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Azerbaijan: Toward Better Health Care

August 28, 2013

World Bank Group


Being on dialysis three times a week was hard enough, says Hashimova Gulmaya, but traveling 50 kilometers back and forth for the regular three hour treatments, she says, had simply overwhelmed her.

“For transportation, I paid 13 manats every time, three times a week, every week, and I was so tired.  Getting there and back was awful.  Now it is okay, and this is near my house,” she says from a new general hospital in the city where she lives.

The new hospital near Gulmaya’s home in the Azerbaijani city of Sheki was built by the country’s Ministry of Health. 

The recently constructed facility is part of a larger government project, focused on improving Azerbaijan’s health sector, and assuring the country’s people get the essential medical attention they need, nearby.


" Before this was built we were going to Gabala and the transportation there cost 25 manats, but now it is easy to come here and get our treatment. "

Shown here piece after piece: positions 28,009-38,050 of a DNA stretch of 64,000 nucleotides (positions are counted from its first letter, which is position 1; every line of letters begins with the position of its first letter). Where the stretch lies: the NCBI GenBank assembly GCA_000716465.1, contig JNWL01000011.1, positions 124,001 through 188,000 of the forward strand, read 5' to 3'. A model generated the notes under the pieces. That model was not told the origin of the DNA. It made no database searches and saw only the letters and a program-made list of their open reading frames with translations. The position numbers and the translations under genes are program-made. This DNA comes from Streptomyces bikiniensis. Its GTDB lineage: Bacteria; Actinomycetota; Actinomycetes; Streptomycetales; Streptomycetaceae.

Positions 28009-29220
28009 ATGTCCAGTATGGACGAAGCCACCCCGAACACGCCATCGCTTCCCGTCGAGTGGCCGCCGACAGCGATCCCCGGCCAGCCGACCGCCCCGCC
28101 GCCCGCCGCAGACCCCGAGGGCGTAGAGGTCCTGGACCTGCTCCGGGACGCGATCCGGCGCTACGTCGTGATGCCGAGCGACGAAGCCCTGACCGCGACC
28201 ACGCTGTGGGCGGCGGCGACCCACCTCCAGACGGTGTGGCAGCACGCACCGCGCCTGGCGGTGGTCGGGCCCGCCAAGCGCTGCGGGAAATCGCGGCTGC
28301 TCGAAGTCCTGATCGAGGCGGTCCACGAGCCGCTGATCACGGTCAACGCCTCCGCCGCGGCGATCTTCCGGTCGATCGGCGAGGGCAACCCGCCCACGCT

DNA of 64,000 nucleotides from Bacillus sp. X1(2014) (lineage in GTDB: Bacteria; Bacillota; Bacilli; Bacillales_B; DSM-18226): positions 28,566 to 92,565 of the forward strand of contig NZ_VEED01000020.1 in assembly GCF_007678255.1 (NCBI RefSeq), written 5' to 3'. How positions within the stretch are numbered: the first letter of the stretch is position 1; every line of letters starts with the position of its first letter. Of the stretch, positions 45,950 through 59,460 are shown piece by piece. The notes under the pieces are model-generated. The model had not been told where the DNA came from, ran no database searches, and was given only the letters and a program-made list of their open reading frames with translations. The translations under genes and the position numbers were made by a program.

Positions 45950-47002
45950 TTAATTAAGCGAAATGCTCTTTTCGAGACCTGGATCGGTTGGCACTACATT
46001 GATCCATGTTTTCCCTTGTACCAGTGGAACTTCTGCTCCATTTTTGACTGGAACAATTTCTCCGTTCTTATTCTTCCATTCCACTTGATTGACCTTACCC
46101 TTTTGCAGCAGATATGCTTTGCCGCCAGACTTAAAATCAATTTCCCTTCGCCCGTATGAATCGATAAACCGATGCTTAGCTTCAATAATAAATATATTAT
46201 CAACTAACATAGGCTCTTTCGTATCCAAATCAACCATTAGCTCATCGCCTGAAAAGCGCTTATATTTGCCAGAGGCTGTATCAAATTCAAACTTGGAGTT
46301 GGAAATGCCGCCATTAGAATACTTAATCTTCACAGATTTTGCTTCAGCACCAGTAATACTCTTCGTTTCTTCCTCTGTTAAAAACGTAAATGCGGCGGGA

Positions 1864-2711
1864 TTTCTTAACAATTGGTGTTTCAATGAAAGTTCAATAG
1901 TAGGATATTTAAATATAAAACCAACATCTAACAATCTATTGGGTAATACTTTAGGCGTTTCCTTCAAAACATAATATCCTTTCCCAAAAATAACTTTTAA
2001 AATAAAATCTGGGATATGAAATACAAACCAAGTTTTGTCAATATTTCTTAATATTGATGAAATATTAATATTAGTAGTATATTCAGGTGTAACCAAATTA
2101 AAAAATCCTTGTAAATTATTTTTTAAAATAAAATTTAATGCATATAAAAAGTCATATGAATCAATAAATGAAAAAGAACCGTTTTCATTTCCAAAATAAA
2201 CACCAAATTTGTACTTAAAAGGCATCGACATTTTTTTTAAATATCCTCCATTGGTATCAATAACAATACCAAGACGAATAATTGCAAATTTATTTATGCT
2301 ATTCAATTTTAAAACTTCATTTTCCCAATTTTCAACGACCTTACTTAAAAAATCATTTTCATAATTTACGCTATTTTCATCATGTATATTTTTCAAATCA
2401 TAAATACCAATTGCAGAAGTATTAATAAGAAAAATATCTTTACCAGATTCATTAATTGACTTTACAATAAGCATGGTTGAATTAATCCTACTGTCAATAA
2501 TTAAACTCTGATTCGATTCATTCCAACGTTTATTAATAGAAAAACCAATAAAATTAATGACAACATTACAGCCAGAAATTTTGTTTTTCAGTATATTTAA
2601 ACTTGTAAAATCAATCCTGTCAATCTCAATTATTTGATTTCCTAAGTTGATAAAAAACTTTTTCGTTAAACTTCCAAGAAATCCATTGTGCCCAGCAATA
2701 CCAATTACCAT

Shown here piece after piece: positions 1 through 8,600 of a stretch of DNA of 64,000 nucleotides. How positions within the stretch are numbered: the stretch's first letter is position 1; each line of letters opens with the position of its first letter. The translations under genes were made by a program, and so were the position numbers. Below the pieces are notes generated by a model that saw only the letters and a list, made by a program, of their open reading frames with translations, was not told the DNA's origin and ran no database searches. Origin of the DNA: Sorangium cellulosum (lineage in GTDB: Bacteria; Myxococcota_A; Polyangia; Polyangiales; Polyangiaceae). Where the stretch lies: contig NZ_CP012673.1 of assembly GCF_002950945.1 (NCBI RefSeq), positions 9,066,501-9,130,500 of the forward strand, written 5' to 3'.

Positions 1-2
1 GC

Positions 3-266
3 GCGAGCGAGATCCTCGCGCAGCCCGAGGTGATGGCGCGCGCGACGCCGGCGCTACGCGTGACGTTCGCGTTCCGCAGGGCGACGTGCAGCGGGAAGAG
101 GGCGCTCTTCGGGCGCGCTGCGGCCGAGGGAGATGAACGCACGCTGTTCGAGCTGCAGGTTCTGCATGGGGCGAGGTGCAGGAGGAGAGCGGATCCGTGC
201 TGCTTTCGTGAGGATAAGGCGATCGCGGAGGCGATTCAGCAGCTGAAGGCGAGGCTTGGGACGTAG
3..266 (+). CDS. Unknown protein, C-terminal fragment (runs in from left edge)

Nizami Imamov

dialysis patient

The World Bank-funded project has built two general hospitals, including the one in Sheki, which houses the region’s first time ever dialysis department, saving trouble, time and money for vulnerable patients.

“Before this was built we were going to Gabala and the transportation there cost 25 manats, but now it is easy to come here and get our treatment,” says dialysis patient Nizami Imamov.

In addition to the new hospitals, eight primary health care facilities and four village hospitals are being constructed under the project which aims at increasing medical services in the regions of Azerbaijan where the need is greatest. 

Hundreds of Azerbaijan’s doctors and nurses have been trained in new skills through the project, which has also provided new medical equipment. 

“We got training there in laparoscopic surgery that we didn’t have in Azerbaijan and we learned to do that and other operations,” says Oncologist Elton Babayev.

Through the health project, Babayev says he and colleagues received training in Turkey, in updated techniques used to combat cancer.

And hospital nurse, Yegana Mammadova, says she received training in the technology needed to run new dialysis machines in the new hospital in Sheki. 

“We were trained in Baku how to use the equipment, how to treat the patients, and to provide primary health care,” Mammadova says.

She says that the training and the new equipment have helped her and her colleagues to better serve their patients, and Azerbaijan’s health sector at large!